Industry pundits routinely offer opinions that your lifetime of work has no real value as a business. Can it possibly be true?
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FP Transitions works with over 1,200 advisors every year to perform formal valuations, set up continuity and succession plans and to implement internal ownership tracks and equity compensation systems. We work with sole proprietorships and firms of 40 or more staff members; some have 30 clients and some have upwards of 5,000 clients; some generate gross revenues of only $75,000 a year, while others generate $15 million+ a year. Most of our clients have practice values between about $600,000 and $6 million or so.
Every one of these independently owned financial advisory practices has real value – if they didn’t, we wouldn’t be working with them. That said, every one of these independently owned financial advisory practices can lose or imperil that value in a heartbeat. Never forget that we’re talking about professional service business models, most with just one primary owner, and all of the assets are intangible.
By our yardstick, measured over the course of the past decade, less than 10% of advisors have a written succession plan that complies with SEC/FINRA rules and regs, names a specific successor and is supportable from an after-tax cash flow perspective. Less than 4% of advisors have ever had a formal, professional valuation of their practices. Less than 1% own their own building. Not a real business? Who’s to say. We’re talking about real, hard earned income to be sure, and often its recurring income that surpasses virtually every other professional service business model in this country (think lawyers, CPA’s, accountants, doctors, veterinarians, dentists, etc.), with lower overhead and fewer, high net worth clients and households.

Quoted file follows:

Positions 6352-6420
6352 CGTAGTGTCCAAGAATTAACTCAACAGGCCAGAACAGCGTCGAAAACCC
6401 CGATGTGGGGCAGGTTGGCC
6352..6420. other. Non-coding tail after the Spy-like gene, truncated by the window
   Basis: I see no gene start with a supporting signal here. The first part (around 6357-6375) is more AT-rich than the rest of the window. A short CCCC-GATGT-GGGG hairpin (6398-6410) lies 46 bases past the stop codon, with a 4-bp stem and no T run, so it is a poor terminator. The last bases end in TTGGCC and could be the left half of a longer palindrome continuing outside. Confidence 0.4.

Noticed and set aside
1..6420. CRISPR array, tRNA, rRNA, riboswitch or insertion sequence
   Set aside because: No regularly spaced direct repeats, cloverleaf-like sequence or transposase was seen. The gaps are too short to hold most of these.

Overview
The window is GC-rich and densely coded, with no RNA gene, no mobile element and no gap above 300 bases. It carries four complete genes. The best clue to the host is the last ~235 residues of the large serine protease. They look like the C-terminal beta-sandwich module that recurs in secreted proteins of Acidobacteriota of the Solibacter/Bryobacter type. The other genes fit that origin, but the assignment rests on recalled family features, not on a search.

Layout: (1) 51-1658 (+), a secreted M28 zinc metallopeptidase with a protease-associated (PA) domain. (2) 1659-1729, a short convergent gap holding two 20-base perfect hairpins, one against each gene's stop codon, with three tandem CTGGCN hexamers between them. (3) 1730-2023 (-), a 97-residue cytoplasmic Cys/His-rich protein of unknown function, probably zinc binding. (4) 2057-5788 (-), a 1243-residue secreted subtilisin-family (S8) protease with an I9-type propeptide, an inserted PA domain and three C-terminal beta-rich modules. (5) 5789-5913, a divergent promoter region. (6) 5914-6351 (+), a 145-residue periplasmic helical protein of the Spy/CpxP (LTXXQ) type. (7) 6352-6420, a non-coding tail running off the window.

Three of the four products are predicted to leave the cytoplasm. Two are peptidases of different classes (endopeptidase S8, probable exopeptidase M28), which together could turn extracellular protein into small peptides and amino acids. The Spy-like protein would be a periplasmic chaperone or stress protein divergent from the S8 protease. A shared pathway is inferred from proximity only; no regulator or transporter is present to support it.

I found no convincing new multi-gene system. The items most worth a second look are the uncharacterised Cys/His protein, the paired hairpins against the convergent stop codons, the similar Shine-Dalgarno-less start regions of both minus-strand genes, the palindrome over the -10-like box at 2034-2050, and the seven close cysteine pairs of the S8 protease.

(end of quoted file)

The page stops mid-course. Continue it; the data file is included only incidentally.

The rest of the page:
When we list practices for sale, or we work with bank underwriters to fund transactions between advisors, we see real value, and we see an average of 48 buyers per seller. Here’s a question: If you were to list your home for sale and you had 48 buyers lining up outside to walk through in the first week of your listing, what conclusion would you draw about the value proposition of your financial advisory practice? Or perhaps you’re like most advisors I speak with who receive 4 or 5 unsolicited letters a year from consolidators or interested buyers? Are they writing to you over and over again because they think you have no value? I don’t think so.
The opinions on value that you’re reading from time to time come from businesses interested in acquiring your advisory practice. What did you expect them to say? That you’re undervaluing your business? Every year, one buyer/consolidator model or another publishes a story about values being too high. Since we see values from between 1.3 and 3.2 (using a multiple of gross revenue derived from a formal valuation study), and sales ranging from death, disability, and regulatory incidents to well planned, gradual succession plans of great businesses to third-parties and family members, I’m not sure exactly how general or generic these expert opinions are, or even what facts they’re basing their opinions on. Do you?